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A global Internet freedom movement finds its voice

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Over the past two decades, the open Internet has become so central to our everyday lives that many people living in democratic countries now take it for granted. Our free and open Internet gives all of us the power to communicate, advocate, innovate, and share ideas with each other. We know the Internet is a crucial tool for people around the globe to share ideas and work collectively to build the world we all want.

Yet, as recent shocking revelations have shown, the Internet freedoms that many take for granted are increasingly under siege - whether from intrusive secret government spying, or from old media conglomerates trying to shore up their outdated business model by pushing for extreme new Internet censorship rules. These threats have sparked a remarkable wave of protest from hundreds of thousands of pro-Internet citizens across the globe.

Since Internet use first became widespread in the early 1990s, we’ve seen powerful and unaccountable interests attempt to undermine our open Internet - whether by monitoring our communications, censoring free expression online, clamping down on our innovation, or hindering the free flow of ideas.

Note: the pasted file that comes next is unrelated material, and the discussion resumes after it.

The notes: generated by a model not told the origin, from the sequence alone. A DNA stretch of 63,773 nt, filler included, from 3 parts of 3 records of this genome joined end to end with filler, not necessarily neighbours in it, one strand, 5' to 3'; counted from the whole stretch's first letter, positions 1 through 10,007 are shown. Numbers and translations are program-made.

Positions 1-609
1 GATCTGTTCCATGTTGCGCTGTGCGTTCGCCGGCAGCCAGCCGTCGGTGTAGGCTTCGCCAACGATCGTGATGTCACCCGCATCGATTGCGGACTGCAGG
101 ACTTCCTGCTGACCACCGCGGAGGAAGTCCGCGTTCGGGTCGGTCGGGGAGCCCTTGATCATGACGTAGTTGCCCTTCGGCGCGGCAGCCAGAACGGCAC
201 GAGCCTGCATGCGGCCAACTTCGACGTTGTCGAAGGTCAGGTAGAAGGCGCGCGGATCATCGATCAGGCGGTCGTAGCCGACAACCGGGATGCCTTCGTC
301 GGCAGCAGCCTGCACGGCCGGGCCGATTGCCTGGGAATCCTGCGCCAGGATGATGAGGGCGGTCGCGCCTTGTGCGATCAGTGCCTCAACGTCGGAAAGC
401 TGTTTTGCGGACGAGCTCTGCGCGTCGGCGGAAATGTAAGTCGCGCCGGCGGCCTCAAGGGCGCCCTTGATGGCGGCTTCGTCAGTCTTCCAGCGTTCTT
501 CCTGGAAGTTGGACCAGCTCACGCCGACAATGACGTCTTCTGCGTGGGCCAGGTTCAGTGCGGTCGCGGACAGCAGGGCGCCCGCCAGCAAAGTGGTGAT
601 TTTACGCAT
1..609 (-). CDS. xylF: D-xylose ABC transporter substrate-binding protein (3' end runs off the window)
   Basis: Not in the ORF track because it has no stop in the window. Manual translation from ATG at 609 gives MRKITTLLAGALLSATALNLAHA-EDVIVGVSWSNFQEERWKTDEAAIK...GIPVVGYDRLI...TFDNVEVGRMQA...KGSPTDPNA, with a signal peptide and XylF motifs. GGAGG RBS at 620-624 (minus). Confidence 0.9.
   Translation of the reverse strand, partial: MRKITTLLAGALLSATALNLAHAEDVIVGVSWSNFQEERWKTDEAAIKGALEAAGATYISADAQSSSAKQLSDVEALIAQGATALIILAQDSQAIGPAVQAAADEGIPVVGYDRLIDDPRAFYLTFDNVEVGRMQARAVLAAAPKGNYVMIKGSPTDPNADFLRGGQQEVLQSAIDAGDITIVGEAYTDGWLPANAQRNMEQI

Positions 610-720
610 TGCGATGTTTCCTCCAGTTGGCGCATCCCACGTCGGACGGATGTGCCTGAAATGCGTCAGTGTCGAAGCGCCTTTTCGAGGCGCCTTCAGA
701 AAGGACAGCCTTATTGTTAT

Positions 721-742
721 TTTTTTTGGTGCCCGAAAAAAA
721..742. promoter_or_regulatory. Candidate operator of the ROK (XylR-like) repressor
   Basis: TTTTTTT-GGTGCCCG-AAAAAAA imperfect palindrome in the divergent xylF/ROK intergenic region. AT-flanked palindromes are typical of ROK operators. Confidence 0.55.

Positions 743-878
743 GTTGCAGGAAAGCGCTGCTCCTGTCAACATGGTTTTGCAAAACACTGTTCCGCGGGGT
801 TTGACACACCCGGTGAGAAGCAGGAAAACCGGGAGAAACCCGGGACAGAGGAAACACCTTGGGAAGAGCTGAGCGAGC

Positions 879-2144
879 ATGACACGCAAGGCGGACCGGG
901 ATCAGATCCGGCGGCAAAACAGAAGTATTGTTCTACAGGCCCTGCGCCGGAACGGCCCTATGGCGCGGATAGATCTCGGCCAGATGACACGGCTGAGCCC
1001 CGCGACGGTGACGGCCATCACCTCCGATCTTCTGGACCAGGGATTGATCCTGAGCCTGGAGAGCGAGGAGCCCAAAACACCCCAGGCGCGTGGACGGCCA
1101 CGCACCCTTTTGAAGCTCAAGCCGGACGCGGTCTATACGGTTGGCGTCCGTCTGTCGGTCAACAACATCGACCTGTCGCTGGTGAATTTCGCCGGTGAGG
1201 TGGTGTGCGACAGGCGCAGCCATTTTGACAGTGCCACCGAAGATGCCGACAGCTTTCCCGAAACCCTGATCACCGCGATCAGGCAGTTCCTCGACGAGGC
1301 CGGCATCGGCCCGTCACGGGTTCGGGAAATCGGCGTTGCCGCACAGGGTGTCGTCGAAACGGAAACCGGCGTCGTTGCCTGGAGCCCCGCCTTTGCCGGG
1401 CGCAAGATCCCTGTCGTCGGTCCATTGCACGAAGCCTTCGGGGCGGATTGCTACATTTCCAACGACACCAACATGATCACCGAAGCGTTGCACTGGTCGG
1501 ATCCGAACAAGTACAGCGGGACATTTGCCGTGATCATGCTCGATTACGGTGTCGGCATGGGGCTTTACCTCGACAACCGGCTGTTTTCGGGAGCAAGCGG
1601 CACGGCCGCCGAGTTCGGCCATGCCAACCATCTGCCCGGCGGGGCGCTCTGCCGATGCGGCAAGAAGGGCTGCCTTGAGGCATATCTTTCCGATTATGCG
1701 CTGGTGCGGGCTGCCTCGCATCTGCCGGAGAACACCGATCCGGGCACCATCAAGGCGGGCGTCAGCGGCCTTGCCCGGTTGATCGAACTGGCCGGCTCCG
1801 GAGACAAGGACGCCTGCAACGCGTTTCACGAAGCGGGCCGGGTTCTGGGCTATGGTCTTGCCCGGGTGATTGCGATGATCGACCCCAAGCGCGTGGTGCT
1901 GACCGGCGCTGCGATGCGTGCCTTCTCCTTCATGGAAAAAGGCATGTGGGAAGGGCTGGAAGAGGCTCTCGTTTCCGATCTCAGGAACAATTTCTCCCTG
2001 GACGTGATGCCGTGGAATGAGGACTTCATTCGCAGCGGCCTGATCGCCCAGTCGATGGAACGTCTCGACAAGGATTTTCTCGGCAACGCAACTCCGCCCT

Over the years, we’ve seen this threat manifest itself through an alphabet soup of initiatives such as ACTA, PIPA, SOPA, and most recently the Trans-Pacific Partnership (TPP) and the disturbing revelations of blanket spying by the U.S. NSA, Britain’s GCHQ, and Canada’s CSEC on the Internet activities of millions of innocent citizens.

To defend the open Internet, hundreds of thousands of people and organizations, including OpenMedia.org, have come together to support the Declaration of Internet Freedom. We joined this international movement to defend our Internet freedoms because we believe that they are absolutely essential if we are to protect democratic values in an interconnected age.

The Declaration of Internet Freedom supports transparent and participatory processes for making Internet policy and the establishment of five basic principles:

  • Expression: Don't censor the Internet.

  • Access: Promote universal access to fast and affordable networks.

  • Openness: Keep the internet an open network where everyone is free to connect, communicate, write, read, watch, speak, listen, learn, create, and innovate.

  • Innovation: Protect the freedom to innovate and create without permission. Don’t block new technologies, and don’t punish innovators for their users' actions.

  • Privacy: Protect privacy and defend everyone’s ability to control how their data and devices are used.

At OpenMedia.org we believe in thise principles so strongly that we’ve formally adopted them our guiding principles to our work in Internet governance. An open Internet can bring about a better world - but the Internet can’t defend itself. Only an active and engaged citizenry can do that.

If you agree, join our global movement by adding your name to the declaration at http://OpenMedia.org/Declaration - and take action by sharing your vision for a Fair Digital Future using our new Internet Voice tool at http://OpenMedia.org/DigitalFuture - we’ll use your input to create a plan for a fair digital future free of online spying and censorship. Join in today!

 

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